Pneumonia is an infection of the lung that can be caused by nearly any class of organism known to cause human infections. These include bacteria, amoebae, viruses, fungi, and parasites. In the United States, pneumonia is the sixth most common disease leading to death; 2 million Americans develop pneumonia each year, and 40,000–70,000 die from it. Pneumonia is also the most common fatal infection acquired by already hospitalized patients. In developing countries, pneumonia ties with diarrhea as the most common cause of death. Even in nonfatal cases, pneumonia is a significant economic burden on the health care system. One study estimates that people in the American workforce who develop pneumonia cost employers five times as much in health care as the average worker.
To better understand pneumonia, it is important to understand the basic anatomic features of the respiratory system. The human respiratory system begins at the nose and mouth, where air is breathed in (inspired) and out (expired). The air tube extending from the nose is called the nasopharynx. The tube carrying air breathed in through the mouth is called the oropharynx. The nasopharynx and the oropharynx merge into the larynx. The oropharynx also carries swallowed substances, including food, water, and salivary secretion that must pass into the esophagus and then the stomach. The larynx is protected by a trap door called the epiglottis. The epiglottis prevents substances that have been swallowed, as well as substances that have been regurgitated (thrown up), from heading down into the larynx and toward the lungs.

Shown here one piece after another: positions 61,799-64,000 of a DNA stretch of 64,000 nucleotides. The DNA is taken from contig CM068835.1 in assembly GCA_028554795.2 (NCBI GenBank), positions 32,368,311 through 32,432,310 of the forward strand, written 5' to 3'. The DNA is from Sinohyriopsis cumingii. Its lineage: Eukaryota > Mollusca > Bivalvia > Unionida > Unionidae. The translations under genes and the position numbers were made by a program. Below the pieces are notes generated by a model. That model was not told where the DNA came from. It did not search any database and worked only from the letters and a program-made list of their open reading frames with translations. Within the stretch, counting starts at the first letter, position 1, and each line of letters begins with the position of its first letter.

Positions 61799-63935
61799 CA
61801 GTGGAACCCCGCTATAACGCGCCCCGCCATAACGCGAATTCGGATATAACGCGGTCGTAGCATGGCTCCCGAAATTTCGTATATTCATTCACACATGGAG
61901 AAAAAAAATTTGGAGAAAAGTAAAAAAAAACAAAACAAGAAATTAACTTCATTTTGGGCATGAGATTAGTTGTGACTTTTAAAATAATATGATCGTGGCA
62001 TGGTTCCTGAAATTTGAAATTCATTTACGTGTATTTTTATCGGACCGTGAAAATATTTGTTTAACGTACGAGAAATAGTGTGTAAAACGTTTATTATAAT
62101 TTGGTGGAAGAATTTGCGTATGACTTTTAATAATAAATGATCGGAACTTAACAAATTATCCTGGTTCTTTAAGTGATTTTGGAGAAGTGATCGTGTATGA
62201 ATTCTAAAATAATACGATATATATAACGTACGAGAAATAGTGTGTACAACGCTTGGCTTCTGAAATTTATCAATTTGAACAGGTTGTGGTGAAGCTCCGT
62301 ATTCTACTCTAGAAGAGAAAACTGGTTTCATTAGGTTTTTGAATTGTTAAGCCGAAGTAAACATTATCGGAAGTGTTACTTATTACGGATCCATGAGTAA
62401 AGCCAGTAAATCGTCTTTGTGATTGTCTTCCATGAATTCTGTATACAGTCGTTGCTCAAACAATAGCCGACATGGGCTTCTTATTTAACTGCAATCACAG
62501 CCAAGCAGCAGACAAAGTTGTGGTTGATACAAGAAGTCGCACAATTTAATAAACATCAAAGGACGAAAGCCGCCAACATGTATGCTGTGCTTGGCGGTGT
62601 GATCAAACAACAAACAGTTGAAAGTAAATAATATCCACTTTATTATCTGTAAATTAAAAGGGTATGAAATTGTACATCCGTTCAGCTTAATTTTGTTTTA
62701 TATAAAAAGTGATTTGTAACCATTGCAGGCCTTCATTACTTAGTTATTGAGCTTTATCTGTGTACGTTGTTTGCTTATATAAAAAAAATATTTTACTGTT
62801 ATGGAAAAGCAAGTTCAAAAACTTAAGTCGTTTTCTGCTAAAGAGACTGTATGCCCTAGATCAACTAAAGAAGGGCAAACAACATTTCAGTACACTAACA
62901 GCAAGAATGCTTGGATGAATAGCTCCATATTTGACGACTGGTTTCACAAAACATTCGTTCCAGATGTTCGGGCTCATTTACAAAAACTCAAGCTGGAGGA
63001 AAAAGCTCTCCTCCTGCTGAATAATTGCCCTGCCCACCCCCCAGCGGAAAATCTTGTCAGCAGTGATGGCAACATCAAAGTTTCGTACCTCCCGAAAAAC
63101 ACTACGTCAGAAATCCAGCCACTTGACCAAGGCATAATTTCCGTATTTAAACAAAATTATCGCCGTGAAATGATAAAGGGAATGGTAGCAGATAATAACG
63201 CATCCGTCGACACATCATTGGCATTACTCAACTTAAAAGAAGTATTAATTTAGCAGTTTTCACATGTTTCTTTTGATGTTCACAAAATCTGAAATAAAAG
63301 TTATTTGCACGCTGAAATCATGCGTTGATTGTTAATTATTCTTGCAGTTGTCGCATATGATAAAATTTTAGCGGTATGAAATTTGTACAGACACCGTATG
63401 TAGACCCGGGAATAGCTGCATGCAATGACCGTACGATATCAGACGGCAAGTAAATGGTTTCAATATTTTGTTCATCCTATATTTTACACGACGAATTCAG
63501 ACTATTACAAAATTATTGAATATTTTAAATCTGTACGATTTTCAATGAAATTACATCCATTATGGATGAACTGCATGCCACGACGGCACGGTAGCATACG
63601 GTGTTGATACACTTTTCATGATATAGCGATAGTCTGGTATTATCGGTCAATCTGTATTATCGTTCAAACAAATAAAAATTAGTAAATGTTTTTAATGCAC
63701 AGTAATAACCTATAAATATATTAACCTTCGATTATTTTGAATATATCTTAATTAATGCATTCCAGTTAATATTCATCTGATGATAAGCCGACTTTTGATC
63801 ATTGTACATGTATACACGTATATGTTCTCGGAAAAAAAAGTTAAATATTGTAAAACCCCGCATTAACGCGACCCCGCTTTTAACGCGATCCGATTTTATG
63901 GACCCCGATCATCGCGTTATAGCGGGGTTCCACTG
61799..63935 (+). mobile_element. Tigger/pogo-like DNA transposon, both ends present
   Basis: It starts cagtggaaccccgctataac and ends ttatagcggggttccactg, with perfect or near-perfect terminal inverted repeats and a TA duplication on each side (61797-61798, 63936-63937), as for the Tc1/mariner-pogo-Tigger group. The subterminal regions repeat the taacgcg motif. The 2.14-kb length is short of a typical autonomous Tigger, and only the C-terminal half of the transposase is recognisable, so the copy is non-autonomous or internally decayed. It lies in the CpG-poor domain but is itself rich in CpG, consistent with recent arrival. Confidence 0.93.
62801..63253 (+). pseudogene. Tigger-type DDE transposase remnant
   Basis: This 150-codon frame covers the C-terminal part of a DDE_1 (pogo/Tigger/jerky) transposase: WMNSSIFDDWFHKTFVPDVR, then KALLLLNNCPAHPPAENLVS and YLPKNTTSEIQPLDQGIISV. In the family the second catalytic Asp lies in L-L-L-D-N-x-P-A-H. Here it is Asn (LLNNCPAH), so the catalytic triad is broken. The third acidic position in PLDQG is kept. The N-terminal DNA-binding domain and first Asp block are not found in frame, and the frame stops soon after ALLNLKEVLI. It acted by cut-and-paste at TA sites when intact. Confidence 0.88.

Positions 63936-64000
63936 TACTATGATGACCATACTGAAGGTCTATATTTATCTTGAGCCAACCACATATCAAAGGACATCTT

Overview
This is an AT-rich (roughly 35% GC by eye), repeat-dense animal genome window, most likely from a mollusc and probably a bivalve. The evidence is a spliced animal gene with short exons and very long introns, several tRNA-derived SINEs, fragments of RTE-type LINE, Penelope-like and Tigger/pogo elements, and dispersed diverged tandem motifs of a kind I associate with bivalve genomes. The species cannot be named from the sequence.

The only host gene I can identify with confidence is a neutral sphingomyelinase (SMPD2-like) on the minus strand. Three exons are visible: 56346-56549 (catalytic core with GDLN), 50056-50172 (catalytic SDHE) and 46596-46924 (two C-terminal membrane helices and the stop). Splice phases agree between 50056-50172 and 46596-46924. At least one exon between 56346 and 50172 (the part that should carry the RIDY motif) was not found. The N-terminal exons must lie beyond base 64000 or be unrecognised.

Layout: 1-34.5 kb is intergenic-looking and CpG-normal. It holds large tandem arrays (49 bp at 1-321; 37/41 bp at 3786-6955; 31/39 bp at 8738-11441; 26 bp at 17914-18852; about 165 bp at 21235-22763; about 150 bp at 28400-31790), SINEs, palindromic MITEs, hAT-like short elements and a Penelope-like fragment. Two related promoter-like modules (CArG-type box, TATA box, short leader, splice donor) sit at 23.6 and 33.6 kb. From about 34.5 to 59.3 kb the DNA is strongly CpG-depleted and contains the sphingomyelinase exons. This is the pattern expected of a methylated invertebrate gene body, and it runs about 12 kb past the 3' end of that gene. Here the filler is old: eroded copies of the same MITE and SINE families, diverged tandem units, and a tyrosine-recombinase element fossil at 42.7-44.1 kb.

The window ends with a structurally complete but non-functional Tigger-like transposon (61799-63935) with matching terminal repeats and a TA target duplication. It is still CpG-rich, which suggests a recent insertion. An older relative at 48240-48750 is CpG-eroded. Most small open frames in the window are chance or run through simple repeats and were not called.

A useful method of picturing the respiratory system is to imagine an upside-down tree. The larynx flows into the trachea, which is the tree trunk, and thus the broadest part of the respiratory tree. The trachea divides into two tree limbs, the right and left bronchi. Each one of these branches off into multiple smaller bronchi, which course through the tissue of the lung. Each bronchus divides into tubes of smaller and smaller diameter, finally ending in the terminal bronchioles. The air sacs of the lung, in which oxygen-carbon dioxide exchange actually takes place, are clustered at the ends of the bronchioles like the leaves of a tree. They are called alveoli.
The tissue of the lung that serves only a supportive role for the bronchi, bronchioles, and alveoli is called the lung parenchyma.
Mai Tran, Rebecca J. Frey PhD, The Gale Group Inc., Gale, Detroit,